Intercostal blockade is used to treat pain from herpes zoster, rib fractures, and intercostal neuropathies. It is also used to diagnose unusual abdominal or chest wall pain.
After informed consent is obtained, the patient is placed in either the prone or lateral position. In the lateral position, the injection site is along the midaxillary line, which may result in incomplete blockade of the lateral cutaneous branch of the intercostal nerve. In the prone position, the injection site is along the angle of the rib posteriorly. The ribs to be injected are marked at the angle of the rib or along the midaxillary line. If the ribs are not easily palpated, an alternative injection technique such as an epidural or root block may be considered. The patient is prepared in a standard aseptic fashion over an area large enough to allow palpation of landmarks, and strict sterile technique is used throughout the procedure. The index finger of the nondominant hand is used to palpate the rib and identify the intercostal space. The tip of the finger is placed in the intercostal space and the skin slid over the superior rib. A 5 8-in. (1.5-cm), 25-gauge needle is inserted directly over the rib until contact is made with the rib. The long axis of the needle and syringe should have a slight cephalad tilt and be perpendicular to the long axis of the rib. The needle is then moved to the inferior edge of the rib by walking (i.e., repeatedly slightly withdrawing) the needle in the subcutaneous tissue and allowing the skin to move back slowly to its original position. The needle should retain its slight cephalad tilt. As the needle slips off the inferior ridge of the rib, the tip is advanced about 3 mm and then aspirated. If aspiration is positive for blood or air, the needle should be repositioned; otherwise, 2 to 5 mL of local anesthetic is injected to block the intercostal nerve (Fig. 67-6).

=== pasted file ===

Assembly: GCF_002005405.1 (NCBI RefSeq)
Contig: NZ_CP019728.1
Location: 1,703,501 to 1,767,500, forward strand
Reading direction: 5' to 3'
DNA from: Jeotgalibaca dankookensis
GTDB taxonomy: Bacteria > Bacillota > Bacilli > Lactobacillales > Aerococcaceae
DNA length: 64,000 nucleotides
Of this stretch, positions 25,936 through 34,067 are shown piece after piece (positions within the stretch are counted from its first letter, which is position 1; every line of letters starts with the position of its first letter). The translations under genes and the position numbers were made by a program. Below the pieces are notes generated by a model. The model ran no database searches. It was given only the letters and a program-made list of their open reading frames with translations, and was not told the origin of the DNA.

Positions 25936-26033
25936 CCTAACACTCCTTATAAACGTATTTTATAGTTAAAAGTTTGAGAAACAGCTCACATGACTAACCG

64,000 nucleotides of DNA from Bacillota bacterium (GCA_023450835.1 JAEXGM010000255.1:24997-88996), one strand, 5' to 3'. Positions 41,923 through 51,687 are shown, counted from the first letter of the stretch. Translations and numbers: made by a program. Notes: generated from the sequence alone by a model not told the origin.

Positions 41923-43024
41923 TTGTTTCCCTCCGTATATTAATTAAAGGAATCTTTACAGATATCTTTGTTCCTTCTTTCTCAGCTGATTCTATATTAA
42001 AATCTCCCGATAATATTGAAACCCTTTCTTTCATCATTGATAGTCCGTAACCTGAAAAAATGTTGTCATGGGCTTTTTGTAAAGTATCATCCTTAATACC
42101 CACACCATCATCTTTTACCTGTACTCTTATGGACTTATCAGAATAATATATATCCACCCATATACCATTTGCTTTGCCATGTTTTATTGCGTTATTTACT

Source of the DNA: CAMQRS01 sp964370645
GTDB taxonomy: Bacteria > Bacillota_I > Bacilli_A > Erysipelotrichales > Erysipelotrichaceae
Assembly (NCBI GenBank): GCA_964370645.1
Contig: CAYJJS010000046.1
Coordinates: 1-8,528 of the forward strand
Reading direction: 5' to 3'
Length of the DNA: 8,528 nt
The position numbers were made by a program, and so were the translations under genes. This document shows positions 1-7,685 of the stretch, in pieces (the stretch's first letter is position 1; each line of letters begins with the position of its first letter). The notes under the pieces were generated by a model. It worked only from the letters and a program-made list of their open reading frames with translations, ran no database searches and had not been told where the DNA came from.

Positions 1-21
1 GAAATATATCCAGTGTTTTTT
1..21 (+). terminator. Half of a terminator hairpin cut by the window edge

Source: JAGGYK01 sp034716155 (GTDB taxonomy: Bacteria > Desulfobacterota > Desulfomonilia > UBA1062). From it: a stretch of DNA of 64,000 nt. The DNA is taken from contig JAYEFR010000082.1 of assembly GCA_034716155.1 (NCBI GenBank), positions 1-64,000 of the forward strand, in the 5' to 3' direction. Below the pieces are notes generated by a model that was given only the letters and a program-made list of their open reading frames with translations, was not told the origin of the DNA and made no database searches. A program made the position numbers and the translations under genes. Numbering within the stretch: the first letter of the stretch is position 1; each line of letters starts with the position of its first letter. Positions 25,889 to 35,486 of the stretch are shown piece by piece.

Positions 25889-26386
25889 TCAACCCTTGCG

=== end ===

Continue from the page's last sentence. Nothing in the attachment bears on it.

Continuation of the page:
FIGURE 67-6. Intercostal nerve block. Approach for intercostal nerve injection and neural blockade with injection sites marked at the angle of the rib. A: The tip of the finger is placed in the intercostal space and the slid (arrow) slid over the superior rib. B: The needle is inserted directly over the rib until contact is made. C: The needle is walked (arrow) to the inferior edge of the rib while maintaining a slight cephalad tilt. D: As the needle slips off the inferior edge of the rib, advance the needle approximately 3 mm (arrow), where it is adjacent to the intercostal nerve.
A new needle should be used for each nerve blocked. Intercostal blocks are a simple and effective method of providing analgesia for painful disorders of the chest and abdominal walls. Because of the wide distribution of intercostal nerve innervation, the intercostal nerves above and below the level of pain must be blocked to gain optimal pain relief.
Intercostal blockade is often underused because of an exaggerated fear of pneumothorax. In actuality, less than 1% of all patients having an intercostal block develop a pneumothorax. Most can be easily treated with administration of supplemental oxygen and close observation and, when necessary, needle aspiration of air. Only those pneumothoraces that result in significant dyspnea or those under tension require chest tube thoracotomy and vacuum drainage. Local anesthetic toxicity can occur because of the rapid absorption after intercostal injection. Toxicity can easily be avoided by limiting the total amount injected to a known, safe level (see Table 67-4).
Source: Physical Medicine and Rehabilitation – Principles and Practice
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